What Is Important To Teach Now? Reflection Over Reaction
I was deeply moved this morning by an essay by Deborah J. Cohan on the Inside Higher Ed website. Below are a couple of sentences that stood out to me. I hope they’ll prompt you to take a few minutes to read the whole piece. It’s beautifully written, and the message of reflection over reaction is one we might all take to heart.
- “A crisis should not prompt us to add more; it should encourage us to distill things to an essence and to model for students how and what to prioritize.” And,
- “What are we modeling for students when we engage in a frenzy about teaching methods and tools amid a global crisis that will have epic impacts on health care, economics, politics and human rights? Instead, what might we want to model? What do we really think our students need and want right now? What do we as educators most need and want right now?” And,
- “I want this moment to be an opportunity for my students to pause and think about how they might be better and healthier selves, citizens and leaders in the face of uncertainty, crisis, fear and change. I want them to think about how and where they can be of the most service and how they can channel their energy to effect change.”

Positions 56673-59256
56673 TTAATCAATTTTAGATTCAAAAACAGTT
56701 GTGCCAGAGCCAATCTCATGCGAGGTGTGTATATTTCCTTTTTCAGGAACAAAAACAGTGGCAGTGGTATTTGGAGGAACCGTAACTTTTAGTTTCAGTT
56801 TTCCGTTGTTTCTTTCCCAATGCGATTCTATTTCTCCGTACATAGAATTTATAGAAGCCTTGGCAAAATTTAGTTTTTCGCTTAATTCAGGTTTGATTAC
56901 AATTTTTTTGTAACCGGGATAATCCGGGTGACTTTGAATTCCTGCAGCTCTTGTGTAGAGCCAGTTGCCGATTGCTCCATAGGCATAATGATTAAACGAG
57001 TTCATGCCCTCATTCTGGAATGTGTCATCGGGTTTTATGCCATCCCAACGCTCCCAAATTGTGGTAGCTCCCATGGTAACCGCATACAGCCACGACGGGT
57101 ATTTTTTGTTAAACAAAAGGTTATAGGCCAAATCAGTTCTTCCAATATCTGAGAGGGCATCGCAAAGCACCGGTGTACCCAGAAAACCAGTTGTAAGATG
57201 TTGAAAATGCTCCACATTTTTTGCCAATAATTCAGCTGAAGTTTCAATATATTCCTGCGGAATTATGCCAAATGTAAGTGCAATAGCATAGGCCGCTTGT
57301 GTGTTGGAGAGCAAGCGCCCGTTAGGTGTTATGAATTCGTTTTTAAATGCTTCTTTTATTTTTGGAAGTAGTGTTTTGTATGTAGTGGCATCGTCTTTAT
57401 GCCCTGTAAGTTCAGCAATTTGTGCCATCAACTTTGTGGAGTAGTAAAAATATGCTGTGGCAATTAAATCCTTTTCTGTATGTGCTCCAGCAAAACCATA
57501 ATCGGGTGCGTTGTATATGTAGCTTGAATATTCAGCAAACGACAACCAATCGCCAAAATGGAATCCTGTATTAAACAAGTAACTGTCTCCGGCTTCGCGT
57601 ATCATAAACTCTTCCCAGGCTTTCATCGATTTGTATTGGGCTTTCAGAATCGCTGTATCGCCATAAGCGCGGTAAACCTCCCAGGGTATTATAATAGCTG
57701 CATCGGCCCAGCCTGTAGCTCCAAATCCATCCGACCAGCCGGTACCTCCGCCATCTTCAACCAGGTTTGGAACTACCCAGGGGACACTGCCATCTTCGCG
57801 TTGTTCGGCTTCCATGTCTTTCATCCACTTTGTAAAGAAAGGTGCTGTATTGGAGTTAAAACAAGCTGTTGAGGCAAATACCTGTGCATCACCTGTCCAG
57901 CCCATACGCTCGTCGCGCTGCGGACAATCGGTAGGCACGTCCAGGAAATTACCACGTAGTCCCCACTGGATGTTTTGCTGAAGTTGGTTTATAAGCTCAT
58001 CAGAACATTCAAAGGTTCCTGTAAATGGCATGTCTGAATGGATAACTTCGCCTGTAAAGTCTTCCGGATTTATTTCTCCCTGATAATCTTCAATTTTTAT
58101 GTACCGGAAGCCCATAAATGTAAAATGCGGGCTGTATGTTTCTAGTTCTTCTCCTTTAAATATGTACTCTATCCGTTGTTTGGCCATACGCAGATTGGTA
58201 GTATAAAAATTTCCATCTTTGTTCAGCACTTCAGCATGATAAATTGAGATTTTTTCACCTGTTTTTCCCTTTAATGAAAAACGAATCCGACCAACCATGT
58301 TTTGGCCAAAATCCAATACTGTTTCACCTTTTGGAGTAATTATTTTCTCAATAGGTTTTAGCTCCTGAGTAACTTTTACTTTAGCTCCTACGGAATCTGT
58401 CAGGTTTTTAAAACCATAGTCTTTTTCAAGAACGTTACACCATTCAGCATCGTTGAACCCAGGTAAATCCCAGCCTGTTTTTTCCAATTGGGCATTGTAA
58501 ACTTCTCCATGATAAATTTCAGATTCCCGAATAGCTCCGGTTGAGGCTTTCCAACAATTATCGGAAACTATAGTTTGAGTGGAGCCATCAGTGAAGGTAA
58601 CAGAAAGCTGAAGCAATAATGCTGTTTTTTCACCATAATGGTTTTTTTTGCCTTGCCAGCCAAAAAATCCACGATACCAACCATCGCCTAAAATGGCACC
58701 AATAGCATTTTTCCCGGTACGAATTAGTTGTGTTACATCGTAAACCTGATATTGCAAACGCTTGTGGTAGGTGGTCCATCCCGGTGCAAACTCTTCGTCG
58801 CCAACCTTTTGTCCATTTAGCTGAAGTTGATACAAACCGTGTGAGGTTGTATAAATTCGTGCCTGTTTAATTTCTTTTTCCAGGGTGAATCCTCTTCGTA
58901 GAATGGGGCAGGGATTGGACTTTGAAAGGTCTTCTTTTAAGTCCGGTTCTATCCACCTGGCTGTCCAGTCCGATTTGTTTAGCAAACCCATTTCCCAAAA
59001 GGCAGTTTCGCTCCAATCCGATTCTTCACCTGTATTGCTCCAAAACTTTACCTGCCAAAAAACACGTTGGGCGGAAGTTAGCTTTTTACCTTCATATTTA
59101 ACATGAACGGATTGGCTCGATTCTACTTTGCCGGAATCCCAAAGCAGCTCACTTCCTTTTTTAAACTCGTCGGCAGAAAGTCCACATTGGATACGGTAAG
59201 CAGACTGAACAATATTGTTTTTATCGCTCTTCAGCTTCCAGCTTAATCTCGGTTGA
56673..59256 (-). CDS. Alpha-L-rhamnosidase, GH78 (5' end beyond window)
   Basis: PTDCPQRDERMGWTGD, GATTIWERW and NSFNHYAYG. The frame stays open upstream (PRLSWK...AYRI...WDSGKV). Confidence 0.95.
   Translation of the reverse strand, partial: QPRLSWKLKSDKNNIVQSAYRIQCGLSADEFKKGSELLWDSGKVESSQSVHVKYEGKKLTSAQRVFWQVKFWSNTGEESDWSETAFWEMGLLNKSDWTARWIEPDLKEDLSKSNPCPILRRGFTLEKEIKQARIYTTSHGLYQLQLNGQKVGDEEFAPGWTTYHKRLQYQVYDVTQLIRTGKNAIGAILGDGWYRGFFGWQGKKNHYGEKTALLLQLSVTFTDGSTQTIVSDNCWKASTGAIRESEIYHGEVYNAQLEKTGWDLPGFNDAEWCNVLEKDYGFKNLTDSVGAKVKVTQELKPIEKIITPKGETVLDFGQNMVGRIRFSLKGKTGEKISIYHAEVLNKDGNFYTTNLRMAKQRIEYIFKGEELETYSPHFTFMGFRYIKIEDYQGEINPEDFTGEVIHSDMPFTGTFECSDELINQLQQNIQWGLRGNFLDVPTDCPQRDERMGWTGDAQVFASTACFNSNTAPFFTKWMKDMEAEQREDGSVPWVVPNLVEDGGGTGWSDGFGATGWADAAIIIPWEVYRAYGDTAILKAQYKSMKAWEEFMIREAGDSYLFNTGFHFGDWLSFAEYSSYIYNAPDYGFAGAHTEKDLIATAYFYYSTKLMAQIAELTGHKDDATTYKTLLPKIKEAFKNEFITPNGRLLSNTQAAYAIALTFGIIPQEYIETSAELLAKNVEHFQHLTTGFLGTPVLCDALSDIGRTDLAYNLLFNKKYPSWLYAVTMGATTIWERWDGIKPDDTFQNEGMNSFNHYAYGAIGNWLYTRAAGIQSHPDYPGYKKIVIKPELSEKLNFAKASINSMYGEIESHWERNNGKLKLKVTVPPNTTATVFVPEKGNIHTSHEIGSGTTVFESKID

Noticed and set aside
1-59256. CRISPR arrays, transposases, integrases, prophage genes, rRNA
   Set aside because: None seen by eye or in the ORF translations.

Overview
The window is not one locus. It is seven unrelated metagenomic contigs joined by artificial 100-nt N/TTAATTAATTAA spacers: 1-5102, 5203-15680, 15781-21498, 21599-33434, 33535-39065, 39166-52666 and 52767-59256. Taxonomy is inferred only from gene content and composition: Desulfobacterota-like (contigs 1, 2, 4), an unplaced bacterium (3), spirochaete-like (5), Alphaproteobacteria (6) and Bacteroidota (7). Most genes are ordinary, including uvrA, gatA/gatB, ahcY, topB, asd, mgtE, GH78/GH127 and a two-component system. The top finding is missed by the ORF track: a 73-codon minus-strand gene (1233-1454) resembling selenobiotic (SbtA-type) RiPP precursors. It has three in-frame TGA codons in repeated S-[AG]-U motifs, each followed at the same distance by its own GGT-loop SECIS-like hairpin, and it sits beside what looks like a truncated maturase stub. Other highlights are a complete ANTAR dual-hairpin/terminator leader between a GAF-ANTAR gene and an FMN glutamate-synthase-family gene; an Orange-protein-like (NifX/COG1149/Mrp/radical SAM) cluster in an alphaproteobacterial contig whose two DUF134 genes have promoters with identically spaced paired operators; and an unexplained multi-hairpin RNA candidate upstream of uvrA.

What can we offer to our students right now that is going to be most meaningful and lasting? We are not mechanics, or technicians, or technocrats. We’re teachers, and researchers, and subject matter experts, and discussion leaders, and facilitators, and mentors, and guides, and coaches—and we occupy dozens of other fluid and evolving and meaningful roles in relation to our students. Perhaps Cohan’s wise words will help us to prioritize which of these roles are most important in particular moments as this crisis evolves from minute to minute and day to day.